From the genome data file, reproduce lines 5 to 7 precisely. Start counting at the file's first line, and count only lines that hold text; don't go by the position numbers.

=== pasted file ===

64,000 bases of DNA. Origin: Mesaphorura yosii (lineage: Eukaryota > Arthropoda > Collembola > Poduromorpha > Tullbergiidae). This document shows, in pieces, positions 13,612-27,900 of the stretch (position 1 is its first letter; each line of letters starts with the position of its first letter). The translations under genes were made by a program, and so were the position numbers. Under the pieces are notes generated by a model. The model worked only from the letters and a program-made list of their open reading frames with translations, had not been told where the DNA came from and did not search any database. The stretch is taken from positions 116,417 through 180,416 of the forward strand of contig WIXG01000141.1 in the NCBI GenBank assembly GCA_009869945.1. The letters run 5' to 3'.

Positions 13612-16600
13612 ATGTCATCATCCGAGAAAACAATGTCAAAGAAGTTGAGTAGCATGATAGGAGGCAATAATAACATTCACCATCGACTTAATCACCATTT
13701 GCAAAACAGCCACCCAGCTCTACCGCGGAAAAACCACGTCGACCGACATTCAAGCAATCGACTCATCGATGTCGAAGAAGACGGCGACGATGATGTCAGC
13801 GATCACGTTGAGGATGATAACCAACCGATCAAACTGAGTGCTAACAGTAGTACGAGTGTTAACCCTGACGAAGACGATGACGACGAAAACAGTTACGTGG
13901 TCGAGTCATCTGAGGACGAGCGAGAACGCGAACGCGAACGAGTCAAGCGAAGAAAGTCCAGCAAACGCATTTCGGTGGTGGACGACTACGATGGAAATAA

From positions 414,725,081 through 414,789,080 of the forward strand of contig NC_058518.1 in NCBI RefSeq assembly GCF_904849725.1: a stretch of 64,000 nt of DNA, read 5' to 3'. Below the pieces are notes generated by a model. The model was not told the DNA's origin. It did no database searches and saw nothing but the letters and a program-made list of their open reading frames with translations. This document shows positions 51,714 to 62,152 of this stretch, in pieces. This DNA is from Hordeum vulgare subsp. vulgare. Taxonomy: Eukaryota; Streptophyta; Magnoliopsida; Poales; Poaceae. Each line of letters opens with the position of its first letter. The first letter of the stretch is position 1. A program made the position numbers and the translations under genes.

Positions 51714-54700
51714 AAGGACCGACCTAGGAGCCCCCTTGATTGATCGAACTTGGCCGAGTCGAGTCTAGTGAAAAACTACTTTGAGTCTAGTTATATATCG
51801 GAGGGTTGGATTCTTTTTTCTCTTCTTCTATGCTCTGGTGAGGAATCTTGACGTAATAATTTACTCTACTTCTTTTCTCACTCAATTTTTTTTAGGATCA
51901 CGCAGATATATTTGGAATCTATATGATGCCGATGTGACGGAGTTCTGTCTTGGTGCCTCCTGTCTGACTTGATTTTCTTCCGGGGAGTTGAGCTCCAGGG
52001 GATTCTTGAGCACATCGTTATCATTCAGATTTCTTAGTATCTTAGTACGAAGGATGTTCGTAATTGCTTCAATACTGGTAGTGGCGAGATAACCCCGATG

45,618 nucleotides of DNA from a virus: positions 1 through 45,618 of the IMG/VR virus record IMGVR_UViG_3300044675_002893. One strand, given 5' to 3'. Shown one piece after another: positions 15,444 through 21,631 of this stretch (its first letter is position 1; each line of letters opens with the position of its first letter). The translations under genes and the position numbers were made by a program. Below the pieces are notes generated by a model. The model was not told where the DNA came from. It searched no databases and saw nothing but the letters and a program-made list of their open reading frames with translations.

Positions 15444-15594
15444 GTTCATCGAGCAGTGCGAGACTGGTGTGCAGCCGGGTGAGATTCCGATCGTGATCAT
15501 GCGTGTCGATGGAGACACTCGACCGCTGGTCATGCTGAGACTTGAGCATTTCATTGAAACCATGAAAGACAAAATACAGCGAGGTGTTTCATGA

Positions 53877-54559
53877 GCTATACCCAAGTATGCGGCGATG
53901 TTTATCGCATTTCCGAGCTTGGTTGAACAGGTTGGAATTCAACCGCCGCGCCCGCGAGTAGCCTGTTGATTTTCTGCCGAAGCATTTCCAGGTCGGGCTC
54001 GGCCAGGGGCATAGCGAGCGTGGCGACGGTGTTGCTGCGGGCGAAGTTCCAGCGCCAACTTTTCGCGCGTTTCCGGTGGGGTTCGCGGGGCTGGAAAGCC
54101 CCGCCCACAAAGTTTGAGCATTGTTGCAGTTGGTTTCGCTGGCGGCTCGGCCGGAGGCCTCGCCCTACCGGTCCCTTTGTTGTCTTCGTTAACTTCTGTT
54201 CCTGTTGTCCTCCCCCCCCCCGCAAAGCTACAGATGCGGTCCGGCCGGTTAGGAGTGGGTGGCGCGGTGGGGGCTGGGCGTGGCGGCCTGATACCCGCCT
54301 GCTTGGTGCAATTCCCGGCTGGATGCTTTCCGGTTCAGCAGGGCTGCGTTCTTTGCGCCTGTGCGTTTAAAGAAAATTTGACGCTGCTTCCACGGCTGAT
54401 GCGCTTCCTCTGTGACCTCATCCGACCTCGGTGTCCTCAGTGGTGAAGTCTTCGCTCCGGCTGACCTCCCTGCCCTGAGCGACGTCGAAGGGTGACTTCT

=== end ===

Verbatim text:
13801 GATCACGTTGAGGATGATAACCAACCGATCAAACTGAGTGCTAACAGTAGTACGAGTGTTAACCCTGACGAAGACGATGACGACGAAAACAGTTACGTGG
13901 TCGAGTCATCTGAGGACGAGCGAGAACGCGAACGCGAACGAGTCAAGCGAAGAAAGTCCAGCAAACGCATTTCGGTGGTGGACGACTACGATGGAAATAA

From positions 414,725,081 through 414,789,080 of the forward strand of contig NC_058518.1 in NCBI RefSeq assembly GCF_904849725.1: a stretch of 64,000 nt of DNA, read 5' to 3'. Below the pieces are notes generated by a model. The model was not told the DNA's origin. It did no database searches and saw nothing but the letters and a program-made list of their open reading frames with translations. This document shows positions 51,714 to 62,152 of this stretch, in pieces. This DNA is from Hordeum vulgare subsp. vulgare. Taxonomy: Eukaryota; Streptophyta; Magnoliopsida; Poales; Poaceae. Each line of letters opens with the position of its first letter. The first letter of the stretch is position 1. A program made the position numbers and the translations under genes.